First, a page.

The fading image of a disappearing New York, the memories of women in their immaculate suits walking down Fifth Avenue, the girls in the Village on Saturdays — these thoughts weigh heavily on Marc Jacobs, but they produce the opposite effect in his work. Rarely has a show felt so energized, modern, and light in spirit as did his last night.
At the Park Avenue Armory, the audience was seated at café tables on one end of the vast bare floor. Slowly, models and dancers emerged in twos and threes from the darkness. Actually, the first person out was a 60-ish woman with choppy blonde hair in a black tank top and tights. She was Karole Armitage, the dancer and choreographer who became a sensation in the ’80s partly because of her punk-infused ballets, like Drastic-Classicism; partly because her female dancers were so shockingly sexual; and partly because of her collaborations with other artists. (She choreographed Madonna’s “Vogue” video in 1990.)
Armitage paused in a spotlight, her body tense and twitchy, then bolted through the center of the crowd.
The room then filled with dancers and models, 143 in total and all wearing outfits from Jacobs’s fall line — neat A-line dresses and coats in yellow, pink, pale blue, and taupe; cardigans and crisp car coats; a perfectly plain cream wool dress with three-quarter-length sleeves; a chic black wool blouson with a matching crewneck and slim leather skirts; a spree of glittery yet simply cut evening dresses. Many of the models wore kerchiefs or rakish seaman’s caps or a kind of soft, crushed turban, and many of the dancers wore coats with heels or underpants and a bra top — though to be honest it was often hard to tell who was a model and who was a dancer. The dancers, both male and female, ran, leaped, and dragged themselves across the space, while the models moved seamlessly among them to “Orchestral Rehearsal,” by composer Anton Batagov.
At the end, the models and dancers flooded into the audience area, dancing and twisting around the tables, and then disappeared into the wings of the Armory — to reassemble in a long finale line, with Jacobs breaking through abruptly to take his bow.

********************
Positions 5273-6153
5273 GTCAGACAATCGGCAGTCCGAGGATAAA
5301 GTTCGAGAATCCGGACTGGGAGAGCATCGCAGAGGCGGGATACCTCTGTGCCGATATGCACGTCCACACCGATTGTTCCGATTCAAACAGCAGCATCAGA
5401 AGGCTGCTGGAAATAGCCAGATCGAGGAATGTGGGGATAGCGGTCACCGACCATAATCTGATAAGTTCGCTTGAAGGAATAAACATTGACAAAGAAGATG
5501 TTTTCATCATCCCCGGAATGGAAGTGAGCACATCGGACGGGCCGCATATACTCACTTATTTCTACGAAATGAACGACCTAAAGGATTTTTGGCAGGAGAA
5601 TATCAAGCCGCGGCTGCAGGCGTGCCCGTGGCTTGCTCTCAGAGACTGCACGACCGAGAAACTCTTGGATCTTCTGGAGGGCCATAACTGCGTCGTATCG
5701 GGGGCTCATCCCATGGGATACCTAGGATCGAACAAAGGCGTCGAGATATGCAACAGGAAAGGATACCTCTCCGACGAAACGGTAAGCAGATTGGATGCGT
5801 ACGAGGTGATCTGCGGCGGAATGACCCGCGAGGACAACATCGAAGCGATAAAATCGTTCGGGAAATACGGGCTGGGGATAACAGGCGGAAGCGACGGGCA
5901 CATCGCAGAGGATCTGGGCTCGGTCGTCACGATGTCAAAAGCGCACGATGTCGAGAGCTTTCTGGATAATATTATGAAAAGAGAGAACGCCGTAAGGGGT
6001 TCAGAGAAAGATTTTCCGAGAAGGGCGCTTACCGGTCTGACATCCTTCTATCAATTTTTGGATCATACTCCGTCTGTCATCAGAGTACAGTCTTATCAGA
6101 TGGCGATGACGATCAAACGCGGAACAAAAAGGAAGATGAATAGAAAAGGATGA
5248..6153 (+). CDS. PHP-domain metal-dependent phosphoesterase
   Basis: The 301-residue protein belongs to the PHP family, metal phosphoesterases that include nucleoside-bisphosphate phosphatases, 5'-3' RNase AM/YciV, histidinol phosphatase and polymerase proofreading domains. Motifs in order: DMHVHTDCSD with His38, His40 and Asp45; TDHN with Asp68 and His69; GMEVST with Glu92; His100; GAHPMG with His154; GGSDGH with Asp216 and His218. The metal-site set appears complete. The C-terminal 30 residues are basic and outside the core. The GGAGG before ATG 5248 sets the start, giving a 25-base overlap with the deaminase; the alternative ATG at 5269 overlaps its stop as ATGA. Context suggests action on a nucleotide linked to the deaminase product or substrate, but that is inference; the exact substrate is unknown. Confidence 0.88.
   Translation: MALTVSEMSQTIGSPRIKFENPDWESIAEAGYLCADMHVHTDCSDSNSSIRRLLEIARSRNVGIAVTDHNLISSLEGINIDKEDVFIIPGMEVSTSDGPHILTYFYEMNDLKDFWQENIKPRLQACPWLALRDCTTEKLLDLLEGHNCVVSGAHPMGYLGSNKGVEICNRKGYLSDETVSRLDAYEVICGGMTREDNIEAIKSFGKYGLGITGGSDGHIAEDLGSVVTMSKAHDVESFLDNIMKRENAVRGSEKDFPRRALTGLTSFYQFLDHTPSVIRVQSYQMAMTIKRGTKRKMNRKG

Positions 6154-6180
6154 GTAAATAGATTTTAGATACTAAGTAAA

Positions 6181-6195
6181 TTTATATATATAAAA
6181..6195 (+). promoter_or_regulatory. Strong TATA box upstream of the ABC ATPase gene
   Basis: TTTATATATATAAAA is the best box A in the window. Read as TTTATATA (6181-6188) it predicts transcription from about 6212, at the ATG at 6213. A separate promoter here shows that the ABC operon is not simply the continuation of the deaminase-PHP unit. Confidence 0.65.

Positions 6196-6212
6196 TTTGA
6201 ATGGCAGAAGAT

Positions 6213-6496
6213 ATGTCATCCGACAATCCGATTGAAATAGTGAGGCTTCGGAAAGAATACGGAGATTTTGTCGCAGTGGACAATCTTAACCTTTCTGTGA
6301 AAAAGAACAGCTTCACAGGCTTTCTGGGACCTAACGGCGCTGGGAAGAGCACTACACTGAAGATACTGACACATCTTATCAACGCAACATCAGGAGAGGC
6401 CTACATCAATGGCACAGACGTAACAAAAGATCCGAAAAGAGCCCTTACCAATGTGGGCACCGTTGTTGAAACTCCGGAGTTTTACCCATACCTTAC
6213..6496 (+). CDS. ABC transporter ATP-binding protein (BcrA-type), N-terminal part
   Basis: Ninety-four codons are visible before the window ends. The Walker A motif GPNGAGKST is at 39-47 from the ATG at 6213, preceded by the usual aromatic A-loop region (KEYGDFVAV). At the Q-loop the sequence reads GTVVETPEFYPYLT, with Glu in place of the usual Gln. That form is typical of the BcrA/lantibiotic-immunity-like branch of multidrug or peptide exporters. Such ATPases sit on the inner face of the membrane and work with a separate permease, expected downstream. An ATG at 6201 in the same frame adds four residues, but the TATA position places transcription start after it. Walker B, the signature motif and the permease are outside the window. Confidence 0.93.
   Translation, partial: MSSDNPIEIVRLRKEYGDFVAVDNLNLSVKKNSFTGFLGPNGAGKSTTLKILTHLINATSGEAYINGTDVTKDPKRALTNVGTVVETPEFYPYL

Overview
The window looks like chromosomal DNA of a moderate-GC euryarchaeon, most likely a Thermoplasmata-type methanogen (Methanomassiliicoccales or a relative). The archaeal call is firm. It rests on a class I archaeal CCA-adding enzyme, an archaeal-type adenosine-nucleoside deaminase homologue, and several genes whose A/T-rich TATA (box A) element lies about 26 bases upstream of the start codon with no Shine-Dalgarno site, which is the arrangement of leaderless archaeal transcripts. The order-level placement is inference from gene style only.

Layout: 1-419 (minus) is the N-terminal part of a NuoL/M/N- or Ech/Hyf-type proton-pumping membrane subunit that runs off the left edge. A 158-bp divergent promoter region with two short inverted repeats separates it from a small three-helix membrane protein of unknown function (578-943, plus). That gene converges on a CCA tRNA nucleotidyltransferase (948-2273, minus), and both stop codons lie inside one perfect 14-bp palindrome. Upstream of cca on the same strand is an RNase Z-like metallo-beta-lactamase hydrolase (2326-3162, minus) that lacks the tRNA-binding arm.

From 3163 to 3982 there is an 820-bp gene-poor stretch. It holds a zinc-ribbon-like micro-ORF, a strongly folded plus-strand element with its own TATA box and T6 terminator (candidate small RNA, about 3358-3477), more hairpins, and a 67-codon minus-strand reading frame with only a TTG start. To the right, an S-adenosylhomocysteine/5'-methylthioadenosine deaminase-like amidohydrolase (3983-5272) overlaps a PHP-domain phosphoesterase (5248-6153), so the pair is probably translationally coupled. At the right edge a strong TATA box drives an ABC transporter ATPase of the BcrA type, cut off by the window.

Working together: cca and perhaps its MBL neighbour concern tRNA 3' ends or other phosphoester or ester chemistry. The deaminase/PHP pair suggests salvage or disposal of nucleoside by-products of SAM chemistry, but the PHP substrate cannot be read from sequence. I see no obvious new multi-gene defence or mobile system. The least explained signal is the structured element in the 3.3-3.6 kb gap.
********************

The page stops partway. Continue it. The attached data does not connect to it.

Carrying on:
It was extraordinary. For one thing, the clothes clearly told the story of the kinds of women, of all ages, Jacobs remembers seeing (indeed we all remember seeing) in the late-20th century — the Upper East Side dames in their plain raincoats, and the girls in their pearls, crewnecks, and princess-line coats, everything impeccable. And that was the sense, Jacobs said backstage, that he wanted to put across. Yet there was nothing the least bit nostalgic about the clothes or the mood. Not only did it all feel alive, but Jacobs, with Armitage’s considerable help, also broke through the limits of a “runway” show.
This has been something of a holy grail for creative designers — how to convey the energy and aliveness of fashion in a modern way. And not by simply hiring a performer, or ratcheting up the celebrity count, or spending millions on a theatrical set. Jacobs used a bare stage and, of course, the sweat and grace of 143 people.
What is truly remarkable is that Armitage and Jacobs, both part of the fabric of New York, met for the first time just last Thursday. Jacobs had wanted to find a way to continue the energy of his September show, which also was quite physical, and as he and his team kicked around various ideas, Armitage’s name came up. Someone called her. She said yes. She put out word on her Instagram for additional dancers to work with those in her own company and began rehearsals over the weekend.
That sense of spontaneity shined through. I can’t imagine how the big European houses will react, but Jacobs has certainly supplied an opening.